Sam Doyle died in 1985. His paintings are now in museums and prominent collections. Some local people are lucky to have memories of the folk artist and his St. Helena Out Door Art Gallery, and the 1982 exhibition that established his reputation: Black Folk Art in America: 1930-1980 at the Corcoran Museum of Art in Washington D.C. But, here in Beaufort this fall -- in the same community where Doyle was born in 1906 and derived his inspirations -- the rest of us will be able to behold his work in person, first at ARTworks and then at Penn Center.
In July, I got to peruse the collection. I had been studying the artist's career online and in "Haints and Saints," a definitive essay written by Gordon W. Bailey. I was ready to see originals. The texture, form and scale of original artworks are the key, like on a map, to appreciating an artist. Texture is the layers of paint from Doyle reworking the pieces while they lived out in his yard. Form is the vintage refrigerator door Doyle once chose to tote in and paint on. Scale is how the artist combined the size of his canvas (or scrap of tin roof) with the image he wanted to portray. The only limits are materials and vision, that's all.
One painting that has stuck with me since my visit to Penn is "Brother in Time of Need." It is a scene, unlike Doyle's signature full-length portraits. In the foreground, two soldiers crouch, arms wrapped around each other, their cheeks pressed together because a tank turret and explosions are so close it looks like the tank might run over them. The clutch of the soldiers is a visible reaction to the munitions exploding over their heads, the shells bursting as hard as the soldiers are crouching.
Doyle's sophistication as an artist is, in part, in his ability to capture body language. His sophistication as a human being was in his own bravery through the images he chose to paint.
Victoria Smalls, who is Penn's new director of history and culture, gave me the tour, which was doubly fitting since there in the collection, arrayed for now in a small office, was Doyle's rather formal portrait of Robert Smalls (if you are not familiar with his story of bravery, then consider this exhibit a starter for your history studies). Doyle was interested in achievement. He painted an extensive series: St. Helena's first black midwife (his grandmother, Sinder Ladson), Dr. York W. Bailey, heavyweight boxers, Jesus ascending, a Gullah netmaker, Ray Charles, the first football game on St. Helena Island, enslaved people who finally experienced freedom.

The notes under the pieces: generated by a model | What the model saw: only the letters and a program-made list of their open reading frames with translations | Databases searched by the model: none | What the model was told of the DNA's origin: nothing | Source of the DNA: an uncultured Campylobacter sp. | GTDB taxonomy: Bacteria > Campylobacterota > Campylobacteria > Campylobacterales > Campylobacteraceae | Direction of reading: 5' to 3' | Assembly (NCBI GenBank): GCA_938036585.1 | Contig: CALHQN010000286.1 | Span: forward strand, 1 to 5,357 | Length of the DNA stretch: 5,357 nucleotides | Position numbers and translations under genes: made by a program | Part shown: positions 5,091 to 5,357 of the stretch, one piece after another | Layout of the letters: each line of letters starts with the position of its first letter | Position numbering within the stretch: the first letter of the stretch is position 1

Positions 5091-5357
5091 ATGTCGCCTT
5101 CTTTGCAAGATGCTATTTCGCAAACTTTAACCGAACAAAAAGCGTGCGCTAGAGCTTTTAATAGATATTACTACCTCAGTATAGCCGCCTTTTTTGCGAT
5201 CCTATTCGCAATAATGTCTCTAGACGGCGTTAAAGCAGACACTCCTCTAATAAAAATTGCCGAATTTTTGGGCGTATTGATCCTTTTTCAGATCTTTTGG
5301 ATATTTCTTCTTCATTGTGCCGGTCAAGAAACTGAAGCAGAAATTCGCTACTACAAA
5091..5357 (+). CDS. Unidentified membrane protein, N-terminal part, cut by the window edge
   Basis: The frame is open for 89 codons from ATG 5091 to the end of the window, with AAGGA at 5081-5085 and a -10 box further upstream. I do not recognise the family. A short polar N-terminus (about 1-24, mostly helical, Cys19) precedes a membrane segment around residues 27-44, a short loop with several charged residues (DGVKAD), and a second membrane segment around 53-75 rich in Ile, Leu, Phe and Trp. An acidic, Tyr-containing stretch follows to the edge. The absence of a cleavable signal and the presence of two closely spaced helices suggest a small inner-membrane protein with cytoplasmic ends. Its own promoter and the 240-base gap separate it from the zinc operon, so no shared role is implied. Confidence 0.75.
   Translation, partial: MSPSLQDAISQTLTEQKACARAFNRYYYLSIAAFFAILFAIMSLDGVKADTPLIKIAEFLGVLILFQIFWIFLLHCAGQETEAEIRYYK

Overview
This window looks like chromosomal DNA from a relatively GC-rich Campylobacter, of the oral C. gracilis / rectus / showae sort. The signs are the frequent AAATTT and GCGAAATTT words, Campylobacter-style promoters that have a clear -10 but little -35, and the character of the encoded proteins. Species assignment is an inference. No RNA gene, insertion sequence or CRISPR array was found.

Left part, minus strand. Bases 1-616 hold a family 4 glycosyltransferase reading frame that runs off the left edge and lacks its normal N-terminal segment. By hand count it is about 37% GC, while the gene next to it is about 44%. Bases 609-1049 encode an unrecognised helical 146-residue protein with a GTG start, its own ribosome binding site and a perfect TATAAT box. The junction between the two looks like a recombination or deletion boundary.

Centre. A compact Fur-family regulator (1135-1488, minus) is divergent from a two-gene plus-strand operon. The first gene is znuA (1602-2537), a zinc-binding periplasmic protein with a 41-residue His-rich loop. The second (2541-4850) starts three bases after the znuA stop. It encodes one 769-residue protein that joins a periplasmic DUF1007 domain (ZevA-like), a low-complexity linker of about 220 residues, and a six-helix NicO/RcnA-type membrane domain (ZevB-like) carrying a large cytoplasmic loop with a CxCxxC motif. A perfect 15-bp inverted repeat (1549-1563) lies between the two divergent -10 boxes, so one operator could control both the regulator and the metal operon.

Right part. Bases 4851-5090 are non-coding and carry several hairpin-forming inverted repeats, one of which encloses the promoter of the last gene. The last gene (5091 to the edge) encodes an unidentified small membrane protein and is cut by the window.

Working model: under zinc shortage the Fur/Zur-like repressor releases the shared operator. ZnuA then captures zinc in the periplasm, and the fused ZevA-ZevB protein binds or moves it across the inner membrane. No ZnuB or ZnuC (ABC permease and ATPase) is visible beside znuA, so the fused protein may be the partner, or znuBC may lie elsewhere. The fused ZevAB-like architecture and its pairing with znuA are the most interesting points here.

"He never shied away from hot button topics, and his sociopolitical pieces are some of his most stirring works," said Bailey, who has the largest collection of Doyle's paintings. "Doyle was completely immersed in his milieu and quite aware of the influences of popular culture. If you caught Doyle's keen eye by doing something well, often or eccentrically, your likeness would soon stand in his yard."
The centerpiece image for the 2013 Sam Doyle Celebration is the Penn Drummer. Painted on corrugated tin roofing, the subject is a happy young man in a green suit with elbows up making a happy noise. By looking at Sam Doyle's original art in person, we are keeping the beat going, pulling along the artist who liked to quip, "That's natural, man," into our own pop culture where he belongs in the Lowcountry pantheon of Daise, Conroy, Glover and Green.
The Sam Doyle Celebration launches with a ticketed reception at ARTworks on Sept. 22. Claudette Humphrey, one of ARTworks' organizers, is planning a program of paintings from private collections, personal accounts of the artist, and a "Wellcome Table" buffet, inspired by one of Doyle's paintings. The full-color booklet version of "Haints and Saints" will be for sale. The ARTworks exhibition runs through Oct. 6. On Oct. 10, Penn will share their collection on their historic campus, as well as a show and sale of student art (the call for student art is posted at www.artworksinbeaufort.org).
Don't miss any of it.
Lisa Annelouise Rentz is the transmedia publicity leader for ARTworks, the community arts center in Beaufort, and the author of the "Pencils, Words & Kids" app. She can be reached at firstname.lastname@example.org.